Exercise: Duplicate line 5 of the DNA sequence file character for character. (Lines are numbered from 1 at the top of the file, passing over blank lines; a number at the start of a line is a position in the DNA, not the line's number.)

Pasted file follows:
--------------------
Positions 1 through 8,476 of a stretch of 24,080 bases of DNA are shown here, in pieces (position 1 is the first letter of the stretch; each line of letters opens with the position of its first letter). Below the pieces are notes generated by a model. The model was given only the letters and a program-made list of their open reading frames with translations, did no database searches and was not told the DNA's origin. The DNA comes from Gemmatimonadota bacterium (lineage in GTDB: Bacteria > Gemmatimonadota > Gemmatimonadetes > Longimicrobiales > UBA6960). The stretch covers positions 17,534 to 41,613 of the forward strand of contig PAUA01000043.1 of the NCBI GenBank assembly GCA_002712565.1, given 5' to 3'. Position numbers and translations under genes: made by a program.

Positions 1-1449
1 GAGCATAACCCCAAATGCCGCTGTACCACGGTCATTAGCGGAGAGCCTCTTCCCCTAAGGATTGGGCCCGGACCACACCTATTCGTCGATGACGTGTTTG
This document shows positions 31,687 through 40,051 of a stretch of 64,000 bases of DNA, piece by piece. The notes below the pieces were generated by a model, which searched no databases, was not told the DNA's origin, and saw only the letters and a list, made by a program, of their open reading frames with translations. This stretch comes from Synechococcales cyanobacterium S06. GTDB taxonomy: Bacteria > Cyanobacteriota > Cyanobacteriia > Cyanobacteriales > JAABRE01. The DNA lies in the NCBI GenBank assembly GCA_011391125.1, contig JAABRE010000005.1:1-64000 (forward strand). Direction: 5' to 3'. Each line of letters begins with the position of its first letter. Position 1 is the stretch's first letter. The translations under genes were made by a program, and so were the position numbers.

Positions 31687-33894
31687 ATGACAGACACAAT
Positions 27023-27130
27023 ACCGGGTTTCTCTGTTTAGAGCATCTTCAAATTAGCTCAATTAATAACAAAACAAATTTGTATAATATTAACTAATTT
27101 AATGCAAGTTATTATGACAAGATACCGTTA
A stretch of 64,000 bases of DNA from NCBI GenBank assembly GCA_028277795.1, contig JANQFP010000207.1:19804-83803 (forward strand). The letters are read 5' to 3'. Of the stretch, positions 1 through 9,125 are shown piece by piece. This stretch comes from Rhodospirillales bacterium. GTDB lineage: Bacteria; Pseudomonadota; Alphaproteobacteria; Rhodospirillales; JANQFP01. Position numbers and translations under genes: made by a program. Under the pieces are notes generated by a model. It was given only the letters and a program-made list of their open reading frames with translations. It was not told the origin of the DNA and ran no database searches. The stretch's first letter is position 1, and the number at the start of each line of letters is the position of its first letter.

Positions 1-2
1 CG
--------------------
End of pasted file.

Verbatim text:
Positions 31687-33894